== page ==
Pitt played well, but the Gators played better. They were ahead, 77-74, when Pitt took possession with just enough time for Miller to advance the ball to midcourt and launch a 3-pointer that was directly online and … caught the back rim and bounced away. Miller deserved a better ending to his tremendous playing career, but it worked out for me.
I was in the company K-car on the way to Philly inside 24 hours. And, for Saturday’s East Region final, I was seated at the press table directly behind the Kentucky bench when Sean Woods drove from the left side across the lane to bank in a running hook over Duke’s Christian Laettner and put the Wildcats ahead, 103-102.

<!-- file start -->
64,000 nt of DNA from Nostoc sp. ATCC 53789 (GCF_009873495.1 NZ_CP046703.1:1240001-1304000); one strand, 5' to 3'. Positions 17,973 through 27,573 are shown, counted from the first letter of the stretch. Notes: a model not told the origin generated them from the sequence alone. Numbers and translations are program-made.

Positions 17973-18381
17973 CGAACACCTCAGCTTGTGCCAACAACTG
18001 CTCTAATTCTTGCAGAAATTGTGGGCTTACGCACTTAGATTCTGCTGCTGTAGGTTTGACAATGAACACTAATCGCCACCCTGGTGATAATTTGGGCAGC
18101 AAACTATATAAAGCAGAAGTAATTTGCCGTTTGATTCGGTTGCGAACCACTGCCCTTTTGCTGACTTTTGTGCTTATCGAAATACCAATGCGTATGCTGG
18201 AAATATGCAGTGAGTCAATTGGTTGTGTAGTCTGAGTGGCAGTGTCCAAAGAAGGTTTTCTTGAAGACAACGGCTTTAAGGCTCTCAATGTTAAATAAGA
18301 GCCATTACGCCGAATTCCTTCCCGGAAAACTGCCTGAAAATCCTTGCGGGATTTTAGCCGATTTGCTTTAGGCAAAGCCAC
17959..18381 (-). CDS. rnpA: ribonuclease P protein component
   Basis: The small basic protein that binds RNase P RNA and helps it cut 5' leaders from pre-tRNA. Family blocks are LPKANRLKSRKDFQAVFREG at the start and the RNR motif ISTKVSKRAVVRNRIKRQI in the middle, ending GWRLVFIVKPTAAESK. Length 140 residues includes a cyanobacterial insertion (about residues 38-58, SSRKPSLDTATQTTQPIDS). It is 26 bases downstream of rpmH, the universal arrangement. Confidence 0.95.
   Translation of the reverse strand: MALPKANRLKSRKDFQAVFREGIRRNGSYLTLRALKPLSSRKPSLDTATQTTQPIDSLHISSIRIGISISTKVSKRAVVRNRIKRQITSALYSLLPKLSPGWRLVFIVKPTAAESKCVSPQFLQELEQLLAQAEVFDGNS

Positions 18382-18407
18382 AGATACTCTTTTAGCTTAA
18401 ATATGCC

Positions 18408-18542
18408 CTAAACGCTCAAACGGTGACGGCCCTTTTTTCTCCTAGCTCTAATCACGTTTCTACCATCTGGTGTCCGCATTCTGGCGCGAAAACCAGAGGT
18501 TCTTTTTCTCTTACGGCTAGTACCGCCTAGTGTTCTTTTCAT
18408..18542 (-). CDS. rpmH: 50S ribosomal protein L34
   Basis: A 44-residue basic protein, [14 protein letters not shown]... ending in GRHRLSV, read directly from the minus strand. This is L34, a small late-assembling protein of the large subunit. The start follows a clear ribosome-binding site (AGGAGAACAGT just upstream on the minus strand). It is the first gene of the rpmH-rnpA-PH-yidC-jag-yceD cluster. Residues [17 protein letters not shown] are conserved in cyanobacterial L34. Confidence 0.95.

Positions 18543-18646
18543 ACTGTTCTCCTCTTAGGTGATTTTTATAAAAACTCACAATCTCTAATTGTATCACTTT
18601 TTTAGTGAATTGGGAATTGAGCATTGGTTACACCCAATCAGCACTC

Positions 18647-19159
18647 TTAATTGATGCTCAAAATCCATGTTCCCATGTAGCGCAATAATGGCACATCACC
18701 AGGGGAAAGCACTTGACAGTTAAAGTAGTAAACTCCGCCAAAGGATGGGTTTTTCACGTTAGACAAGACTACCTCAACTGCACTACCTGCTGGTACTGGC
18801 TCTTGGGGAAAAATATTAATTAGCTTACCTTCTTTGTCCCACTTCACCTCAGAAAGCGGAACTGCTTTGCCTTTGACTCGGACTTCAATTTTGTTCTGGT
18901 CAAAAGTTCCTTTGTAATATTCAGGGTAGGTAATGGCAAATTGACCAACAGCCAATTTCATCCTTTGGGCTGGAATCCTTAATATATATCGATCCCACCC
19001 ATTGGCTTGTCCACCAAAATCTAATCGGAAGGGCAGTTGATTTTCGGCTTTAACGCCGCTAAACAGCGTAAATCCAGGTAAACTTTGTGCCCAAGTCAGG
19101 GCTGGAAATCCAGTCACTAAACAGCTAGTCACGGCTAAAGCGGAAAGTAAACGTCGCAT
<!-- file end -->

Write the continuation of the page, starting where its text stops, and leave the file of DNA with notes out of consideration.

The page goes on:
And I thought to myself, ‘What a great way to end such an amazing game.’
Then Laettner happened.
I understand I will never see a better basketball game than this, and I’m totally OK with it.” — Mike DeCourcy
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Ohio’s (first) win of a lifetime (2010)
“Tournament wins mean more when you go to a smaller school. My alma mater, Ohio, had won tournament games before I was born and had made the tournament in 1985 and ’94 — with Gary Trent, who you remember as ‘The Shaq of the MAC.’ All I wanted through four years of school there was one tournament berth, but we had to watch Trevor Huffman take Kent State to the Elite Eight instead. The 2005 appearance when I was out of school was nice, but there’s nothing like watching your alma mater win its first tournament game in your lifetime.